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World Well Won (The):
Husserl's Epistemic Realism One Hundred Years Later
One Hundred Years of Phenomenology, D. Zahavi and F. Stjernfelt (eds), Kluwer Academic Publishers, Dordrecht and Boston, 2002, pp. 69-78.

By "epistemic realism" I understand the view that the objects of veridical thought and perception both exist and have the characteristics they are therein discovered to have without regard to whether or not they are in any way actually present to any mind of any type.

The possibility of realism in this sense is, for Husserl, the same as the possibility of knowledge. As he indicates at the end of the first lecture in The Idea of Phenomenology, as well as at various places in the Logical Investigations, in the course of Modern thought,

"the ability of knowledge to make contact with an object has become enigmatic.... What becomes questionable is the possibility of knowledge, more precisely, the possibility of knowledge making contact with an objectivity that is, after all, what it is in itself. At bottom, what knowledge accomplishes, the sense of its claim to validity or justification..., is in question; as is, on the other side, the sense of objectivity, which is and is what it is whether it is known or not, and yet as an objectivity is an objectivity of a possible knowledge, in principle knowable even if it has as a matter of fact never been known or will be known...."1

Epistemic realism in this sense is entirely consistent with Husserl's statement elsewhere that " as ever I hold every form of current philosophical realism to be absurd, as no less every idealism to which in its own arguments that realism stands contrasted, and which in fact it refutes."2

In my view, Husserl had resolved in principle all of the issues about the possibility knowledge in the sense of epistemic realism by the time he finished the Logical Investigations, and he never later retracted the basic position which he there worked out. I realize, of course, that many disagree with this interpretation of his so-called "development," but here there is no possibility of taking up the many subtle issues involved in our disagreement.


A few years after its appearance, Wilhelm Dilthey referred to Husserl's Logical Investigations as an "epoch making" book.3 Questions could be raised as to what makes an epoch, and in one sense of "epoch" I suppose that the LI did not make one. So far as the outward historical form of philosophy as a social reality is concerned, perhaps the LI has created (so far) something more than a major stir, but also something less than an "epoch," in the manner of Descartes and Kant, for example.

In terms of philosophical illumination of the major surface problem of modern philosophy since Descartes, however--the mind's grasp of its world--I believe the LI was and is epoch making. What it did, for those who thought it through, was to restore the rich manifold of the objectivities of human existence (from the objects of the most spontaneous experiences of nature and social relations to the highest levels of scientific abstraction, as well as the texture of human experience itself) to the status of true being. These no longer had to be things which in one way or another were explained away. To the juggernaut of reduction or nothing-but-ism, arising from thinkers such as Galileo and Hobbes, Husserl replied (and showed) that by far the most of what they wished to deny or to neglect as not truly being--or else to falsify in its essence by shoving it into the mind: all of that had its own right to existence, which could be fully demonstrated or observed in the proper circumstances.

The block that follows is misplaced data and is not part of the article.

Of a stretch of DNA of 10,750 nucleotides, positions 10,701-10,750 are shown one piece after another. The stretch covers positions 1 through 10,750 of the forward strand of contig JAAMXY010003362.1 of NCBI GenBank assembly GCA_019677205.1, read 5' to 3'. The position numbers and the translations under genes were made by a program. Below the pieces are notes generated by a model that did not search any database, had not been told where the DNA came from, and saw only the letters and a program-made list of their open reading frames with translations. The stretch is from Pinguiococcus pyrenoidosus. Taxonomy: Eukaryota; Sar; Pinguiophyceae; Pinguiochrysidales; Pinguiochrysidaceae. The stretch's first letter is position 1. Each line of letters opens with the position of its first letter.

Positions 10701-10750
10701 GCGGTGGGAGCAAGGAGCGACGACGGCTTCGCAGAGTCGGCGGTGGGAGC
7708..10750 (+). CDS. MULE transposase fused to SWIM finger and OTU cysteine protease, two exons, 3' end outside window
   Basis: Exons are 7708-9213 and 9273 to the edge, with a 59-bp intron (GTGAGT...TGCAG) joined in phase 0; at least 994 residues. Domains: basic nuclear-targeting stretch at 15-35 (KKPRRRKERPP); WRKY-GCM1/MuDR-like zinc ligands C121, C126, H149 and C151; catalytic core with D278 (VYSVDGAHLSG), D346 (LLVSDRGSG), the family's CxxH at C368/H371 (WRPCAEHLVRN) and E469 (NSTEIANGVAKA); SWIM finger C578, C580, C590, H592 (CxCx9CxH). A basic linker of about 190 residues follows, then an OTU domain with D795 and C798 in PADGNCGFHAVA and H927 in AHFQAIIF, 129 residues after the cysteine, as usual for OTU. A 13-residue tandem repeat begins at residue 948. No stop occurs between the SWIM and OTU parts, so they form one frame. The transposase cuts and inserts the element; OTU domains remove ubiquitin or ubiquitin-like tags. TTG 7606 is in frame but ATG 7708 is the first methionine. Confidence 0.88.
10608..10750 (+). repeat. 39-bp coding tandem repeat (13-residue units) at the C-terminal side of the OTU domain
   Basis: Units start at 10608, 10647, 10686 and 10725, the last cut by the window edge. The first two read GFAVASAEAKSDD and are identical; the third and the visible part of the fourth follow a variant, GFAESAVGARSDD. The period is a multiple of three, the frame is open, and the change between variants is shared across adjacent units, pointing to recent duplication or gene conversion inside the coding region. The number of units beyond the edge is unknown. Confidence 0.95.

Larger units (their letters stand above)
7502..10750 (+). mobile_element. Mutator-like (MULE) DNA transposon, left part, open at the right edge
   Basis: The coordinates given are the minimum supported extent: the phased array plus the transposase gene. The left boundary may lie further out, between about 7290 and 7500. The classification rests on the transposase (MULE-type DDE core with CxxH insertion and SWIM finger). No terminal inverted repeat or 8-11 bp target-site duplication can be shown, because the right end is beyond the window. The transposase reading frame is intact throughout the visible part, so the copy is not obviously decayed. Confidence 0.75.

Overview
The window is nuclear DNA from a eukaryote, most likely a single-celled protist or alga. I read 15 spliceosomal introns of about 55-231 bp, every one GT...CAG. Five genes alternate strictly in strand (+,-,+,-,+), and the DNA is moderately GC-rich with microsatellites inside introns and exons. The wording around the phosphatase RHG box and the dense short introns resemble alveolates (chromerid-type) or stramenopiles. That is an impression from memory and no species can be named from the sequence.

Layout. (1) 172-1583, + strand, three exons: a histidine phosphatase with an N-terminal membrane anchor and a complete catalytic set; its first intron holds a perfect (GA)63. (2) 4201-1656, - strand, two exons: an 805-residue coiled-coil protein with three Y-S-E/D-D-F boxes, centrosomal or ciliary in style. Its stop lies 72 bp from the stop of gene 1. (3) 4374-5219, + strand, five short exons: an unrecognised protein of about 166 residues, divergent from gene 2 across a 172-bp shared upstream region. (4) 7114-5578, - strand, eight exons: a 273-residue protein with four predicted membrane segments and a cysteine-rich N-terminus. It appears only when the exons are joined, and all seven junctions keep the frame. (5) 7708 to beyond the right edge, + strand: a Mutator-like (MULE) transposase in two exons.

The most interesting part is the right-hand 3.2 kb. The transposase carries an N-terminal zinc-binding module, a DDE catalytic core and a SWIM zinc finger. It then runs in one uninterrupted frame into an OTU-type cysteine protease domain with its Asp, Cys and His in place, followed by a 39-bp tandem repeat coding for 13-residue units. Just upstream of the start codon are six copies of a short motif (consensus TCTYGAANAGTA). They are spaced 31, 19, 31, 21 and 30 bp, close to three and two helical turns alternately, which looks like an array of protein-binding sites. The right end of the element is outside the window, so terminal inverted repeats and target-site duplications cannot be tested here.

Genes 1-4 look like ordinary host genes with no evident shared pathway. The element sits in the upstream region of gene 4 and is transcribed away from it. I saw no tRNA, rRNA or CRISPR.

Husserl was, of course, not the only great thinker of his day who was troubled about the reductionist outcome of Modern thought. Bergson and Whitehead were two of his contemporaries who were primarily committed to overcoming reductionism, and who, at least to their own minds, had overcome it. But they (and others who shared their concern) failed to provide anything like Husserl's exquisite analysis of thought, perception and knowledge, and hence their case is almost totally one built upon the supposedly absurd consequences of reductionism and analysis of some of the misunderstandings that lead to them. They have little to say about the precise structure of acts of consciousness in relation to their various kinds of objects.

Thus, in discussing how Galileo, Descartes and Locke dealt with "secondary" qualities, Whitehead remarks that, on their views,

"...the mind in apprehending also experiences sensations which, properly speaking, are qualities of the mind alone. These sensations are projected by the mind so as to clothe appropriate bodies in external nature. Thus the bodies are perceived as with qualities which in reality do not belong to them.... Thus nature gets credit which should in truth be reserved for ourselves: the rose for its scent, the nightingale for his song, the sun for his radiance. The poets are entirely mistaken. They should address their lyrics to themselves, and should turn them into odes of self-congratulation on the excellency of the human mind. Nature is a dull affair, soundless, scentless, colourless; merely the hurrying of material, endlessly, meaninglessly."4

In fact it might be said that a major lesson of Modern thought is that, if you can't salvage "secondary" qualities, all will soon be lost. The reasons which lead to treating them as "mental" will soon force everything into the mind. As Sartre sharply pointed out in a little essay of 1939, the illusion of Modern philosophy is: "to know is to eat." "We have all believed," he says,

"that the spidery mind trapped things in its web, covered them with a white spit and slowly swallowed them, reducing them to its own substance.... The simplest and plainest among us vainly looked for something solid, something not just mental, but would encounter everywhere only a soft and very genteel mist: themselves."5